People and pets routinely died from infections before penicillin, the first antibiotic, was introduced in the first half of the 20th century. Today, veterinarians use antibiotics to treat many typ ...View Article
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No other procedure performed on dogs and cats does more to help patients than teeth cleaning and after care. A dental prophylaxis is performed not only to clean the teeth, but also to evaluate the oral cavity for any other problems that might be present. The cleaning not only includes what you can see, but also the area under the gum-line, which is the most important part. Before the prophylaxis can begin, the patient must be placed under general anesthetic. This will greatly increase patient comfort and effectiveness of cleaning. In addition, it allows us to place an endotracheal tube in the patient's trachea. This will protect the lungs from the bacteria that are being removed from the teeth.
Step 1. Supragingival cleaning: This is cleaning the area above the gumline. It is usually accomplished by mechanical scalers in our animal patients. This increases the speed that the cleaning can be performed, which decreases anesthetic time.
Step 2. Subgingival cleaning: This is cleaning the area under the gumline. In our patients, this is one of the most important steps. The subgingival plaque and calculus is what causes periodontal disease. This is the most common ailment diagnosed in ALL animal patients. Cleaning the tooth surface will make the teeth look nice, but in reality has done little medically for the patient.
Step 3. Polishing: The mechanical removal of the plaque and calculus causes microscopic roughening of the tooth surface. This roughening increases the retentive ability of the tooth for plaque and calculus, which will buildup faster and increase the rapidity of periodontal disease progression. Polishing will smooth the surface and decrease the adhesive ability of plaque.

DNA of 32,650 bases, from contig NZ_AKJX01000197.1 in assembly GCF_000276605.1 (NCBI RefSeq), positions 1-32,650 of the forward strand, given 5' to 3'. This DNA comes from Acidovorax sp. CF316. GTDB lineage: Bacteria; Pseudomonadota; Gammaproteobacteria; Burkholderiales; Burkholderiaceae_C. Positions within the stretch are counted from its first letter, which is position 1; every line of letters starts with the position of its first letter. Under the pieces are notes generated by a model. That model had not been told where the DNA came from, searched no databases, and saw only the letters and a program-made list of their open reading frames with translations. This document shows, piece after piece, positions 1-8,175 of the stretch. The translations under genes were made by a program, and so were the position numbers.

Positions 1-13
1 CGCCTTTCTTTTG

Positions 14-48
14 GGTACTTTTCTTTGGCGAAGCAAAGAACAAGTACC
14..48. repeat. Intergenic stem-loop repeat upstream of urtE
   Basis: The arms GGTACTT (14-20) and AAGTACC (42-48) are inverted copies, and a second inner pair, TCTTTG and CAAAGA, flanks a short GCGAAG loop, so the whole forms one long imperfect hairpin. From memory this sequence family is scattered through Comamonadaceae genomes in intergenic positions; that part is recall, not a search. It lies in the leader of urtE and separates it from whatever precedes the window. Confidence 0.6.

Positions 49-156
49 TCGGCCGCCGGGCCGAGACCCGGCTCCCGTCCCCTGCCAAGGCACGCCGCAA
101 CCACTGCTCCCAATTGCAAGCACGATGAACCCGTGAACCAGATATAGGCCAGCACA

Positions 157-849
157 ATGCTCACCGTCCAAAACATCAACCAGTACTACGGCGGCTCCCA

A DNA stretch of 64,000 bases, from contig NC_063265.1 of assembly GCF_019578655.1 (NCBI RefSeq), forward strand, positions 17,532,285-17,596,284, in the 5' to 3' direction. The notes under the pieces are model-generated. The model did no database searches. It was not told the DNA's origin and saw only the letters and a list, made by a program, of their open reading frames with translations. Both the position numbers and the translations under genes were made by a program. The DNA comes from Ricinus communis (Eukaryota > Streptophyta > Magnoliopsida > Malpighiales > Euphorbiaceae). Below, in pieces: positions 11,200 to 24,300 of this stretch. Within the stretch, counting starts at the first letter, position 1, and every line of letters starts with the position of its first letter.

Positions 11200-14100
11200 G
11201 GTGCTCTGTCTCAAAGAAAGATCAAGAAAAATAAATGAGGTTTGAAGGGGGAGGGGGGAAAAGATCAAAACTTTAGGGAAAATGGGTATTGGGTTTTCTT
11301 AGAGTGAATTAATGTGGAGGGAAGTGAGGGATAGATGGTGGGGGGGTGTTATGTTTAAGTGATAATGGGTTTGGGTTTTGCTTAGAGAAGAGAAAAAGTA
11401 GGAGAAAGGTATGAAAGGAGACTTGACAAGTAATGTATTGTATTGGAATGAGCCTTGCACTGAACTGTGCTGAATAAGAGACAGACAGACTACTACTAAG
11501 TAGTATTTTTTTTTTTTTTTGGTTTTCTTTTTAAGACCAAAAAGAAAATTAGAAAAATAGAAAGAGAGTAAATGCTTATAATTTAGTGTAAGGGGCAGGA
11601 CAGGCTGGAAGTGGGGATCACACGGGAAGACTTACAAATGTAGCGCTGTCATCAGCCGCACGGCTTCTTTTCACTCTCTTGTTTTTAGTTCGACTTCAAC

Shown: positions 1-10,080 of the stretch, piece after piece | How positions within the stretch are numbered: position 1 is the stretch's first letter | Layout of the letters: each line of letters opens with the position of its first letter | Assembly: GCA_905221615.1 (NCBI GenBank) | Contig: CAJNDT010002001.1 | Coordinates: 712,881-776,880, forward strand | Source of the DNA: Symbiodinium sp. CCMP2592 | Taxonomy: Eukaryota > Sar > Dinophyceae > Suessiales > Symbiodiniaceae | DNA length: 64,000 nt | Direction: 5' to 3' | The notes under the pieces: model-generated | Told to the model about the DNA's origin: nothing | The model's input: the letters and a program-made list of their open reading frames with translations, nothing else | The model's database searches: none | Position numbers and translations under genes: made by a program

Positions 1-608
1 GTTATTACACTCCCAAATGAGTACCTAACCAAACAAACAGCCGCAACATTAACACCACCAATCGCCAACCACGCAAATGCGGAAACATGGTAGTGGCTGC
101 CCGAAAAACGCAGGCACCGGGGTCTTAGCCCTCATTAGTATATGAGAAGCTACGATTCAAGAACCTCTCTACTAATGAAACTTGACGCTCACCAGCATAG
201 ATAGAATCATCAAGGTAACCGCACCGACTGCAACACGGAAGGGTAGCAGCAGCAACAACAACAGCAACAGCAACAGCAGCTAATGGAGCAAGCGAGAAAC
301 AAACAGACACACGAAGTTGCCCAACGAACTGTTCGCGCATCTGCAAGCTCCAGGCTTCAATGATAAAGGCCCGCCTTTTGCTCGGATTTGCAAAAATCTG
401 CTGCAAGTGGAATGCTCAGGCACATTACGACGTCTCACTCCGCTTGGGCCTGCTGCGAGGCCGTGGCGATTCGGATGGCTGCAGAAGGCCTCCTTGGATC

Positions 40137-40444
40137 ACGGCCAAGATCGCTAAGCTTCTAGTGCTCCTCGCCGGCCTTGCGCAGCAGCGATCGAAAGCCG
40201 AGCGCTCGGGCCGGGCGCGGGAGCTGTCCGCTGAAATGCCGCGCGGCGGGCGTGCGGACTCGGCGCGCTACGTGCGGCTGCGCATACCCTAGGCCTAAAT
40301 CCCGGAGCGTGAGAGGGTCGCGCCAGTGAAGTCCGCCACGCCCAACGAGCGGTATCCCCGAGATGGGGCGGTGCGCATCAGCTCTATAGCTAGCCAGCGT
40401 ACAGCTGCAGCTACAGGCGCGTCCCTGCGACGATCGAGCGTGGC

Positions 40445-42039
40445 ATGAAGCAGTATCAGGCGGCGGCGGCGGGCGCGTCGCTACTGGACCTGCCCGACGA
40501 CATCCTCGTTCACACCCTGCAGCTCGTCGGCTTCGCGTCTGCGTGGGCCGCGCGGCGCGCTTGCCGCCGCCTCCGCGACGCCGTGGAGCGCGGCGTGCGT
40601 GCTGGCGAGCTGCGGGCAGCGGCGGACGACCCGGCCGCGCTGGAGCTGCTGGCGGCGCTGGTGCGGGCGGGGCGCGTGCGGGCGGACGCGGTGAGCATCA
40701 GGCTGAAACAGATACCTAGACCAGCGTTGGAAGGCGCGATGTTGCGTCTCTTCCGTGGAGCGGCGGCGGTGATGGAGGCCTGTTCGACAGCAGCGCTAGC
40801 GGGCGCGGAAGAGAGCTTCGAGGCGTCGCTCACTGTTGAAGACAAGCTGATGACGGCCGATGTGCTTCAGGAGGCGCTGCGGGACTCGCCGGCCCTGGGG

Step 4. (Subgingival/Sulcal) Lavage: The scaling and polishing of the teeth will cause a lot of debris to become trapped under the gums. This will cause local inflammation, as well as increase the chance of future periodontal disease. For this reason we gently flush the gingiva with an antibacterial solution, or if periodontal disease is present, we will use saline solution.
Step 5. Fluoride treatment: This is the use of fluoride foam to impregnate the teeth with fluoride, since animals don’t usually get their teeth brushed. The benefits of fluoride are that it hardens the dentin, decreases tooth sensitivity, and is reported to retard the formation of Feline Oral Resorptive Lesions, and be anti-plaque.
Step 6. Treatment planning: This step is where the teeth and entire oral cavity are evaluated, using not only our eyes, but a periodontal probe to determine if there is a periodontal pocket.
Step 7. Dental Charting: All of the pertinent oral findings and treatment rendered and planned in the future is placed on a dental chart in the patients permanent medical record. This will allow the veterinarian to follow the patients progress through the years.
Dental care does not end there. Within 24 hours, plaque has already started to form on the teeth, and the periodontal disease process starts over. This is where Home Care comes in. Imagine what would happen in your mouth if you never brushed your teeth, all the cleanings in the world won’t keep your mouth healthy, this is the same for our pets mouths too!
Home dental care can involve an oral rinse aid added to your pets water, daily brushing, or even special treats to help maintain a healthy mouth. Our knowledgeable staff will help you select the best after care for your pet.